2nd Piano Concerto
Artur Schnabel, pianist, with Sir Adrian Boult conducting the BBC Symphony; Victor, M 305, six 78 discs, recorded 1935.
The leaflet for this set of fragile records contains a most intriguing opening paragraph:
“Johannes Brahms came by his love for music naturally, for his father ran away from home several times in order to pursue the study of music. Quite naturally when Johannes, born May 7, 1833, showed talent, his father was willing to give him instruction. Soon the boy was turned over to other teachers, one of whom lamented the fact that the youth would be a fine performer, ‘if only he would give up this everlasting composition.’ ”
Pianist Artur Schnabel (1882-1951) met Brahms once through his teacher in Vienna, Theodor Leschetizky (1830-1915), who numbered Polish pianist and patriotic freedom fighter, Ignace Paderewski (1860-1941), among his many later famous pupils; Schnabel’s encounter with Brahms was on a nature walk.
Schnabel left recordings of both Brahms Piano Concertos and a few solo pieces. What was always for me most uniquely captivating about Schnabel’s playing was its playfulness combined with very convincing and communicative musicianship, whether of Brahms or of this pianist’s large number of recordings of Beethoven Piano Concertos and Sonatas. Other pianists , for all of their wonderful qualities, rarely conveyed this playfulness, and spontaneity. Schnabel made the piano seem a very easy instrument to play well. A few missed or bad notes, let alone memory lapses, rarely phased him in concerts.
Schnabel moved to Berlin as a young man after several years in Vienna, feeling rightfully that opportunities for teaching and performing were greater there. He was a free spirit, he fathered an illegitimate daughter whom he didn’t know about for several years, he played pool until the middle of the night and slept until noon, and, due to limited finances, he would buy a beer at city bars in order to eat the free bread rolls with mustard for frequent meals.
The above recording has been reissued on CD and can be heard on YouTube.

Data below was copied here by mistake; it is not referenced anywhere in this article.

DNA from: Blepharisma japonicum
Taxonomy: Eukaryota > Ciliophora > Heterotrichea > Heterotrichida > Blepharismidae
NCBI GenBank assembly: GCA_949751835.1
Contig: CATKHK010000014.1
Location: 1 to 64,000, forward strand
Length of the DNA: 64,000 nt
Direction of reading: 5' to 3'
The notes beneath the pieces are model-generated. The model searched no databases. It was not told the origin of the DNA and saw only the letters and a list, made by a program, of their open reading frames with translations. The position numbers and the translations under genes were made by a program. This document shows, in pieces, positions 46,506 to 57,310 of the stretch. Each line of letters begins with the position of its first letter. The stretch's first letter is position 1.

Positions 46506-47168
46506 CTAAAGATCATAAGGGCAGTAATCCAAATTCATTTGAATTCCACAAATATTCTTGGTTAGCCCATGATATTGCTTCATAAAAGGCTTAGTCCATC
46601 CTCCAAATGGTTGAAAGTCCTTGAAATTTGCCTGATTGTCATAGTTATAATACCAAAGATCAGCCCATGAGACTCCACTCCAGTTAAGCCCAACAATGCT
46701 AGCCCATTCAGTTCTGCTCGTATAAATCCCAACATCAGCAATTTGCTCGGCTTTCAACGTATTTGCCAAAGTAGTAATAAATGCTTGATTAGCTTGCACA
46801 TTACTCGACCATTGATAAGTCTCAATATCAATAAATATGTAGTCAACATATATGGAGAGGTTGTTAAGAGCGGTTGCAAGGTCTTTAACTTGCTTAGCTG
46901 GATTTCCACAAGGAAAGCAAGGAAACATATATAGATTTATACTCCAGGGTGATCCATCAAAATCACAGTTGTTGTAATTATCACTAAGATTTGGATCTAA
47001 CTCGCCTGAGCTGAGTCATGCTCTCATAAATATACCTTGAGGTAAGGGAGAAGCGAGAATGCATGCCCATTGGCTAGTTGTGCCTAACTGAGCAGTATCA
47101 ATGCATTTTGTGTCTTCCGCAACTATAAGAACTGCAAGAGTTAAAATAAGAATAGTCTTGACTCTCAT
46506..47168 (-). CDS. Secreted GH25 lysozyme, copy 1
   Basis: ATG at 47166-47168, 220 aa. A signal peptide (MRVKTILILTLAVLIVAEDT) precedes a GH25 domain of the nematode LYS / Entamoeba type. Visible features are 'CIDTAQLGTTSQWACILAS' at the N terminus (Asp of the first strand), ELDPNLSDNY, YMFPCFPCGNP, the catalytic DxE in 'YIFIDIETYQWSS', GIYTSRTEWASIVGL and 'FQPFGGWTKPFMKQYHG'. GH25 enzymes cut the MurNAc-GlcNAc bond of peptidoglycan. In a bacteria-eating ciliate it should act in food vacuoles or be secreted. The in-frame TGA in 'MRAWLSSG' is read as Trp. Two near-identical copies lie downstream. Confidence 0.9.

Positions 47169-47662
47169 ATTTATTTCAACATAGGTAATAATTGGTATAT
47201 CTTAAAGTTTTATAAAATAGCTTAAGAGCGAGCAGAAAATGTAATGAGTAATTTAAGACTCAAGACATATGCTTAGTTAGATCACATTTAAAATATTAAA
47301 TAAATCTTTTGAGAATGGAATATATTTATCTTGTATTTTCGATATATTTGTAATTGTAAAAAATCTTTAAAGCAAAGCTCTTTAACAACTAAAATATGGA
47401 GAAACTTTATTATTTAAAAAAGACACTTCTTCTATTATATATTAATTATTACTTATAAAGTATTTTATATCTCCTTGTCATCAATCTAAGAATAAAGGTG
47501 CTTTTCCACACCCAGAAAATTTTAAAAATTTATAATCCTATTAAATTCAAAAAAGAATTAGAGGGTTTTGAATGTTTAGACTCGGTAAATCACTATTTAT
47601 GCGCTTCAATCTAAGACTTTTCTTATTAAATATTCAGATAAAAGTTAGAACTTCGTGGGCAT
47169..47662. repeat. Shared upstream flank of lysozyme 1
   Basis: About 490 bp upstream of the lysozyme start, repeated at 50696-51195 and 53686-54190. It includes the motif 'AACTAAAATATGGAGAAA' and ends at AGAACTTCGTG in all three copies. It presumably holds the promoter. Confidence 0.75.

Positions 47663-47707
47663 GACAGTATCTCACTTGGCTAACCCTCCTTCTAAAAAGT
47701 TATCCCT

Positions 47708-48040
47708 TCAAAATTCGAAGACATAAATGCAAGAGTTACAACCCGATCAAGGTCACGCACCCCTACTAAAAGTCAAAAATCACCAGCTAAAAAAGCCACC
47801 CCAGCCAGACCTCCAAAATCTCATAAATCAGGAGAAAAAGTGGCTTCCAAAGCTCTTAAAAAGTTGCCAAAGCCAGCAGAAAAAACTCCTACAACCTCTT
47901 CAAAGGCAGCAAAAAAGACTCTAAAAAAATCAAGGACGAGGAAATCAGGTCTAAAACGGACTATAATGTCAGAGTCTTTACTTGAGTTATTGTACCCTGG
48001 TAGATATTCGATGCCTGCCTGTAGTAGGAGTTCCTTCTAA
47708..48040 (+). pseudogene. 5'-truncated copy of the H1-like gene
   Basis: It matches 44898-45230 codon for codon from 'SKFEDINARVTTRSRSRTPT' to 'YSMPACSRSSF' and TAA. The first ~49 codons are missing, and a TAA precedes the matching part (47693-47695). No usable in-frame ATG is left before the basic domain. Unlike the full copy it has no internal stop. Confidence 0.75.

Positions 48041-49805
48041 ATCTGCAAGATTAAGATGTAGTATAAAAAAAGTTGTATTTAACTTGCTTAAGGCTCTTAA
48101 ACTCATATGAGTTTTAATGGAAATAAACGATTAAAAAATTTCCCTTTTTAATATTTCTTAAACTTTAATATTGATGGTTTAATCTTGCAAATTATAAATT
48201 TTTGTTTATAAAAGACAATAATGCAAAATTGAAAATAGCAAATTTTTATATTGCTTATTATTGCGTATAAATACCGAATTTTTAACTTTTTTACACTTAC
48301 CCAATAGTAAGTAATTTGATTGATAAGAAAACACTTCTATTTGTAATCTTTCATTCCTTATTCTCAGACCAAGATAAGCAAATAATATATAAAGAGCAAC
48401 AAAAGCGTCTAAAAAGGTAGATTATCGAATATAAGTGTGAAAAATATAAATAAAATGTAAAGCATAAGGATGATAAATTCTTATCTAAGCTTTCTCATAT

I highly recommend the very suspenseful and funny first two seasons of the BBC show, Killing Eve, starring Sandra Oh as the MI6 investigator, Eve Polastri, and Jodie Comer as a skilled assassin, Villanelle. These two characters develop a love/hate attraction that proves very distracting to their chosen profession.
Two other superlative performances in the series are Fiona Shaw as Eve’s supervisor, Carolyn Martens, and Henry Lloyd-Hughes as the devious billionaire, Aaron Peel. The series can be seen on the Hulu channel.
American poet, successful Hartford Connecticut insurance executive and very conservative Republican Wallace Stevens (1879-1955) wrote poems that I found consistently tough to read and teach yet still fascinating. During a vacation in Key West, Florida, Stevens got into a fistfight with novelist Ernest Hemingway (1899-1961) at a cocktail party and, being paunchy and portly, he was easily punched to the floor.
One worthwhile quote is from his poem, The Emperor of Ice Cream, one most apt for this time of year – “The only emperor is the emperor of ice cream.”
Responsible journalism is hard work!
It is also expensive!
If you enjoy reading The Town Line and the good news we bring you each week, would you consider a donation to help us continue the work we’re doing?
The Town Line is a 501(c)(3) nonprofit private foundation, and all donations are tax deductible under the Internal Revenue Service code.
To help, please visit our online donation page or mail a check payable to The Town Line, PO Box 89, South China, ME 04358. Your contribution is appreciated!